In 2010 the Cameron Manufacturing Company began working on a new version of its tried-and-true wind-powered water pump. For 15 years the firm had manufactured replacement parts for older-style windmills used on farms and ranches throughout the U.S. Southwest. However, the old-style pumps required the use of rods and leather seals that would wear out over time and require servicing. When Cameron's owners initiated the design of a new pumping process in 2013, they explored a number of possible designs and spent over $150,000 in fabrication and testing the new design before perfecting the system that they are now ready to place into production and begin marketing. To manufacture the new pumps Cameron will have to spend $750,000 on new equipment plus $300,000 in advertising and promotion for the launch of the new product. These expenditures will take place during 2013.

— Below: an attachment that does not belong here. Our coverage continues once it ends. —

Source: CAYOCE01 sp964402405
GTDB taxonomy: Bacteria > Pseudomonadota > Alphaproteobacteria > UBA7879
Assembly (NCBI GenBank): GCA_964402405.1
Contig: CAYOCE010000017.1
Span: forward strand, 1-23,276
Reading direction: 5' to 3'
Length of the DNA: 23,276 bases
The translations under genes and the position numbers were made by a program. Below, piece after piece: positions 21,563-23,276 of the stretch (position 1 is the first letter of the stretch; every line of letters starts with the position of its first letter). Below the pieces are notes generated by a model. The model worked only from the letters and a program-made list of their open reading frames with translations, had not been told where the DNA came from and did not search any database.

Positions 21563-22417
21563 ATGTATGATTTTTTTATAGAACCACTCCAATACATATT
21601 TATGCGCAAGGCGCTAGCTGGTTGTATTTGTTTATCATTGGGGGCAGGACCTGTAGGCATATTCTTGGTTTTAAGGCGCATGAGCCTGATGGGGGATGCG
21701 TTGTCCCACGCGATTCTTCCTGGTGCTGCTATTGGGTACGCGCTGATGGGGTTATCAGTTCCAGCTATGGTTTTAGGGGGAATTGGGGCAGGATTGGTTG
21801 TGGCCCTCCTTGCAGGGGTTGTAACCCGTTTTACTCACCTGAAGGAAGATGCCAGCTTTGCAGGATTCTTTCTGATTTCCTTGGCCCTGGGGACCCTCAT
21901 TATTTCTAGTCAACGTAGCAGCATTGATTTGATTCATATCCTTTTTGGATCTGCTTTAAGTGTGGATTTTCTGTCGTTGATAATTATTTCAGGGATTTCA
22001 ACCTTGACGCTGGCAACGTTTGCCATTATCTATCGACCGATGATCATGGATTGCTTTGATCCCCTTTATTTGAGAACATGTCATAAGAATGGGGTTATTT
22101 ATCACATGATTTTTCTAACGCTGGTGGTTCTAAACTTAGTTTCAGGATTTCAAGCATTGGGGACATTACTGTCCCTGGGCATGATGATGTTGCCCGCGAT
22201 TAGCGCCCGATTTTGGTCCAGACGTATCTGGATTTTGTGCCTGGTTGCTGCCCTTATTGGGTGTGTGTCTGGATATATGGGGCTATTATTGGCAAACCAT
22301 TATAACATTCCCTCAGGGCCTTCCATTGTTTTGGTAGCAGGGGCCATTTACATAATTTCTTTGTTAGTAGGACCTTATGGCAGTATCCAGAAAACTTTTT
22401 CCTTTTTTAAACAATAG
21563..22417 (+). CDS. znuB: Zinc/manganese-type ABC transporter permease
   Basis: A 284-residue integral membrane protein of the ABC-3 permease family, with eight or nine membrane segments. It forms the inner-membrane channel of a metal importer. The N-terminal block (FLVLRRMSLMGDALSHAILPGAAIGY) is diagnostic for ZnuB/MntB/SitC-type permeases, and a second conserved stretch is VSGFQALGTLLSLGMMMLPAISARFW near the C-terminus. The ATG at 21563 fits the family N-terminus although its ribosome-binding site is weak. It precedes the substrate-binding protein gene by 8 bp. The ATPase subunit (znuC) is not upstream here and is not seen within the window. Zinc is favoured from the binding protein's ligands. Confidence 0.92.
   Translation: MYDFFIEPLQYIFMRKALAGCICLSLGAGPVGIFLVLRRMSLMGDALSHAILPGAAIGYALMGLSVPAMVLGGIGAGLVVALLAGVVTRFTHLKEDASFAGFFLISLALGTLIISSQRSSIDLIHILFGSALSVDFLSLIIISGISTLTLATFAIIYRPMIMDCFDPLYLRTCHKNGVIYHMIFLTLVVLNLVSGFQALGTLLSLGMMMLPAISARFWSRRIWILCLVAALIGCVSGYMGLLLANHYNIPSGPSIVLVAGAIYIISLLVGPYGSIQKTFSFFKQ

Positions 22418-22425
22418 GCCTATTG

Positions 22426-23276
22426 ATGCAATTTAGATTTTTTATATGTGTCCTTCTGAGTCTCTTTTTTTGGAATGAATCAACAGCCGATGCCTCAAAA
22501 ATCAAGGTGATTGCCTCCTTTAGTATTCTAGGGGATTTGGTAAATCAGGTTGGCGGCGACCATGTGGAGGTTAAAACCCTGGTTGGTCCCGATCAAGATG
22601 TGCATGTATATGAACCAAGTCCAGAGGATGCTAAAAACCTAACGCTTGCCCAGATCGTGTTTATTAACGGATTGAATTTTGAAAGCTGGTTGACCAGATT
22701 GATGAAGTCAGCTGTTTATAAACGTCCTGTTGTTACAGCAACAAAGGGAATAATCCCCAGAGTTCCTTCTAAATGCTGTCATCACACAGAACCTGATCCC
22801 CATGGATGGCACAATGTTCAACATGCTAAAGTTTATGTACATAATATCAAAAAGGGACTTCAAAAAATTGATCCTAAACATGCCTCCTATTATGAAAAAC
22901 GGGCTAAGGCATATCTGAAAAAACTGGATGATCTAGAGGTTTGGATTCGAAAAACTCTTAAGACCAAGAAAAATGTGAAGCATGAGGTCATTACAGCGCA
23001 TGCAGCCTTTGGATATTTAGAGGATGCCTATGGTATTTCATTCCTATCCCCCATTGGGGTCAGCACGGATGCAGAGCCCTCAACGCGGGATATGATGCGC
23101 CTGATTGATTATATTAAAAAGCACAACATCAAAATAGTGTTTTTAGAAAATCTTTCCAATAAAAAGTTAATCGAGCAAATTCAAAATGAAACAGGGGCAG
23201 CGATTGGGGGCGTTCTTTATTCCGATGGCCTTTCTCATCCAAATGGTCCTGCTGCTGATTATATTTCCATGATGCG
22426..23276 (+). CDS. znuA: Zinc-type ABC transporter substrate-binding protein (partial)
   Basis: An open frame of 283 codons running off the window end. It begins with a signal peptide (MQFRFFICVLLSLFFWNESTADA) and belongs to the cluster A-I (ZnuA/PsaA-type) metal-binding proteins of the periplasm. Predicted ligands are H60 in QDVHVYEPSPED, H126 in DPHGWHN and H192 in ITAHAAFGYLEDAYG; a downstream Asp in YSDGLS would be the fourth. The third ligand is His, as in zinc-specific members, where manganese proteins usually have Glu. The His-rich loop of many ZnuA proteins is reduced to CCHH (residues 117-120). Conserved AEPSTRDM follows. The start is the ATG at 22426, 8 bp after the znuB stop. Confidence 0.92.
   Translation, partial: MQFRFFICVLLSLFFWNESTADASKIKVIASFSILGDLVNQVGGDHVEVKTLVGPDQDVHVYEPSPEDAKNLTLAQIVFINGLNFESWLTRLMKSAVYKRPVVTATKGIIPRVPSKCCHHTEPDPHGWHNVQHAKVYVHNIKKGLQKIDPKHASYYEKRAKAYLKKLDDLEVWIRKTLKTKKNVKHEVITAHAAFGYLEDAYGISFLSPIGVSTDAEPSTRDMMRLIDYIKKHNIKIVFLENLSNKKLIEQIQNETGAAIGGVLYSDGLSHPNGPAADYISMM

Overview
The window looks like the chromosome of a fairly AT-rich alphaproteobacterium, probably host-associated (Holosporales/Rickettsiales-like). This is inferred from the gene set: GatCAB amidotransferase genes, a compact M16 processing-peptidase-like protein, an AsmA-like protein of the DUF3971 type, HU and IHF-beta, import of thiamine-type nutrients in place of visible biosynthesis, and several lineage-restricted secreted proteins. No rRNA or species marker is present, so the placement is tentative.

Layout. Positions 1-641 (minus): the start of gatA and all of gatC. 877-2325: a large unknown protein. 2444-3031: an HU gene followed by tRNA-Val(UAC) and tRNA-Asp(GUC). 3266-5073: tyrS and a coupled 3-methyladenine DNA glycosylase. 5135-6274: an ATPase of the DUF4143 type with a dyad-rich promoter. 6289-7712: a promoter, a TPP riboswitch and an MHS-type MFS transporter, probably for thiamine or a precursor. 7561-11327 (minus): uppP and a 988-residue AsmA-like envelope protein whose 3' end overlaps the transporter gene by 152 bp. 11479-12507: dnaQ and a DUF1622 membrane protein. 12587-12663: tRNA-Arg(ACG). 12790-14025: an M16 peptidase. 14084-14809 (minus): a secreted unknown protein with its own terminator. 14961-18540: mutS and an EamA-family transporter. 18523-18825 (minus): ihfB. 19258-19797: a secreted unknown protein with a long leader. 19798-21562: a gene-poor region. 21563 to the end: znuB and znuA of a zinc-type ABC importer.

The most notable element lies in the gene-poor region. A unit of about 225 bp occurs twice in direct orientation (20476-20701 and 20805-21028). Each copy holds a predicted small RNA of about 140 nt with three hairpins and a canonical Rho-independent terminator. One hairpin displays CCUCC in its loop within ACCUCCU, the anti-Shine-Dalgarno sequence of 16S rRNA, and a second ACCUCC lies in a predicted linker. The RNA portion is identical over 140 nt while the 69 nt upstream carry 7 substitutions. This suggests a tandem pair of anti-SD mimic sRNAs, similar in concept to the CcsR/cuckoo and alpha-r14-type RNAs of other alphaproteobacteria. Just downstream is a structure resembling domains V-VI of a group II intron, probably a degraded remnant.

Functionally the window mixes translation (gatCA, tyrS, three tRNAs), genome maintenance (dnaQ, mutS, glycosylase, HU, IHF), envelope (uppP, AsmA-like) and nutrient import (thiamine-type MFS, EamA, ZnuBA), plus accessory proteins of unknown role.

a. What is the relevant initial cost of the new pump product investment?
b. Cameron's management expects to sell 1,500 of the new units per year for the next 15 years and these units will produce free cash flow for Cameron of $150,000 per year. Furthermore, the firm's management estimates that the equipment purchased initially will last for the full 15 years, at which time it will have no salvage value. If Cameron uses a 10 percent rate of return to evaluate its investments, what is the NPV of the new pump investment?
c. Just as Cameron's management was about to launch the new investment, the firm's owner got a call from the A1 Windmill Company from Cross-Plains, Nebraska, inquiring about the possible purchase of the product design patent. The caller suggested that his company would be interested in paying as much as $110,000 for the exclusive rights to the new technology. Cameron would have to sign over all of its rights to the new design in return for the payment. How should this offer influence Cameron's decision to initiate manufacturing the new windmill design?